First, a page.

When you think of the Internet of Things (IoT) in hospitality, if you assume it’s just your hotel that’s connected, think again. Even if you have everything from HVAC, security, utilities, and door locks monitored and managed online, you’re still not close to maximizing the ways IoT impacts the guest experience. In fact, it’s the guests who are and will continue to be the most connected elements in your hotel. Below are just a handful of ways they will bring IoT with them to your property.
It began with bracelets that monitor physical activity before it became a trend in reading text messages on smart watches. It didn’t stop there, though. Wearable digital devices come in all shapes and sizes. Smart jewelry is no longer limited to bracelets and watches. Guests may wear brooches, necklaces, or rings to more subtly give them notifications while remaining fashion-forward.
And don’t forget about connected clothing, too. From GPSports vests worn by European soccer players (and other serious athletes who want to monitor performance) to the casual denim jacket manufactured by Levi’s that allows the wearer to control their phone using gestures only, hotel guests will be packing more wearable devices with them for their stay at your hotel. It’s all part of the ever-growing IoT.
While it could be argued that every IoT device serves a purpose of convenience, some are more vital to users than others. Medical devices like pacemakers and glucose monitors provide life-saving information in real time, making it possible for patients to travel despite conditions that would have been limiting in the past. There are monitors that track patient behavior and activity levels for individuals with chronic diseases who continue to live their lives in spite of the symptoms they experience. Data may alert the patient to adjust medications or activity, or it may alert the physician who then advises next steps.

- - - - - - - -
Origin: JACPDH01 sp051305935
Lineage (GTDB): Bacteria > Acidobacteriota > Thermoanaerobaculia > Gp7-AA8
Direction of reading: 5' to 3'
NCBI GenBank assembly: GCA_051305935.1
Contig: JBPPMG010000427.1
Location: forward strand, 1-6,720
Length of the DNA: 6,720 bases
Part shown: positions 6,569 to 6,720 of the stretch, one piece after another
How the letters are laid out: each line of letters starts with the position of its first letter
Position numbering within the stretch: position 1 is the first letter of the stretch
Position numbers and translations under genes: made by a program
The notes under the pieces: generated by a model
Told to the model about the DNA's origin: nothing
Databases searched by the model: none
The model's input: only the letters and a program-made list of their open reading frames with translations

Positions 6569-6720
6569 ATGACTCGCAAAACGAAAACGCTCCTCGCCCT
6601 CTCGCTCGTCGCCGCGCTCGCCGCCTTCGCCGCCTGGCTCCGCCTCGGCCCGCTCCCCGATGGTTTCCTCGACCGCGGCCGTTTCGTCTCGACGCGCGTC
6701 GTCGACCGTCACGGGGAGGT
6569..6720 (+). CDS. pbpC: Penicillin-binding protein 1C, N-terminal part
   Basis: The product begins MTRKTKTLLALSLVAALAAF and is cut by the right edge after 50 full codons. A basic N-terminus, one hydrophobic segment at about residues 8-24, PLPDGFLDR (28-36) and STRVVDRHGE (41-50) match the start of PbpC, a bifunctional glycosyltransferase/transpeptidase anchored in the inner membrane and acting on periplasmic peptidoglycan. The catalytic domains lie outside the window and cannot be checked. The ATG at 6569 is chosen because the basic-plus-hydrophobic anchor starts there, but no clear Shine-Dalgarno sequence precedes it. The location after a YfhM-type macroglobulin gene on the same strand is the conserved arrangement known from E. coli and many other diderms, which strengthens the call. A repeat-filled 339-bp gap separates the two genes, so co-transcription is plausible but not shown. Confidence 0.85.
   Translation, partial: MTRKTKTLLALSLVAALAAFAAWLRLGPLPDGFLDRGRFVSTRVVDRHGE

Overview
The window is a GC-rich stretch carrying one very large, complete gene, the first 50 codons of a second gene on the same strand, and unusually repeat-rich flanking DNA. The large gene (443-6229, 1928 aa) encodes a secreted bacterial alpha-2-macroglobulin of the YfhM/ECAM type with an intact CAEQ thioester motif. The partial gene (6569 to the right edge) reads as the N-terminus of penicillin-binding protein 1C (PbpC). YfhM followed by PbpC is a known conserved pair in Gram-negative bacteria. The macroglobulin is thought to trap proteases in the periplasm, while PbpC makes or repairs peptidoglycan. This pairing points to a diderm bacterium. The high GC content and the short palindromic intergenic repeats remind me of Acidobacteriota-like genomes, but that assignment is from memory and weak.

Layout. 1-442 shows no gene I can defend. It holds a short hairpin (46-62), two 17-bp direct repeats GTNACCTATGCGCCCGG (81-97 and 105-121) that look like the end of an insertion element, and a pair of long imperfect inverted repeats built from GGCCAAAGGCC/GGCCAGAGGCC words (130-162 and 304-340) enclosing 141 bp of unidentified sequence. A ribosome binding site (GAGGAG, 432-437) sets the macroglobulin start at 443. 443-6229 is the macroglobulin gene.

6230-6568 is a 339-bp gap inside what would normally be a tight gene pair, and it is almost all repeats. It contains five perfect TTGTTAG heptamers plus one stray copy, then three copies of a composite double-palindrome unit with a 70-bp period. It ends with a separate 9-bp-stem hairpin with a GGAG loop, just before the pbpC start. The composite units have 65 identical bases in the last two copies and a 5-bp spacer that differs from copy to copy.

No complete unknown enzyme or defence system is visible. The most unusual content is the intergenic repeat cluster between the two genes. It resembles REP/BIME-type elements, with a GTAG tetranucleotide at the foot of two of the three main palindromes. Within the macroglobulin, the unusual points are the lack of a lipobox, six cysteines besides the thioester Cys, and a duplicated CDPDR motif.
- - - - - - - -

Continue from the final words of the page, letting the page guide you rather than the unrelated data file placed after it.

Hoteliers may never see these devices, but rest assured there will be families and business travelers who bring them to your property.
AI personal assistants
You may be familiar with names like SIri, Alexa, and Google Assistant, but those are just the headliners in a long list of artificially intelligent (AI) personal assistants that includes Athena, Viv, and Jibo. AI assistants do everything from answer questions about nearby restaurants (like a portable concierge) to taking pictures of everyday events (like tiny members of the paparazzi) and reminding users of appointments and tasks they need to tend to (like the personal assistants they are).
These AI devices may follow the same path as blow dryers. Initially guests bring their own, but eventually, hoteliers recognize the device as a way to distinguish themselves from other hospitality providers so they put one in each guest room as an amenity. Chances are that guests will grow accustomed to their own (and the AI will evolve with machine learning) to the point that they won’t want to use one provided by the hotel. Then we’re back to guests bringing the IoT with them.
It’s not just Alexa and her friends who enjoy their masters’ wanderlust. Roomba’s friends are getting in on the action, too. Companion robots take AI to the next level with more interactive personalities and machine learning. They do everything from monitor home security (not likely at your hotel) to capturing photos and video, educating kids, or just being a friend. Some robots, like Kuri and Buddy, are limited to a home environment simply for navigational purposes. Others, like Plen Cube and Professor Einstein, are portable and likely to travel with owners who have grown accustomed to having their services at hand.
Biometric authentication uses unique body measurements (fingerprints, facial recognition, or retina scans, for example) and calculations to positively determine the identity of an individual. Whether or not your property chooses to use biometrics for guests to check in or access their rooms, guests will bring devices that require biometric authentication to access the Internet of Things back home.
Countries like Canada are using biometrics on passports to make them less susceptible to fraud. Airports and airlines have already mapped out plans for passengers to travel document free using biometrics as a key element of security and efficiency. As consumers become more familiar with and accustomed to the technology, they will also become more likely to use it for personal and professional purposes… even at your hotel.
Get expert advice
As the Internet of Things continues to expand, guests and staff will become more and more reliant on seamless wireless connectivity at your hotel. Can your network handle the demands? Talk to a Samsung Wi-Fi specialist to find out more about how you can be hospitable to the Internet of Things your guests expect to connect to. The consultation is free.SCHEDULE A CONSULTATION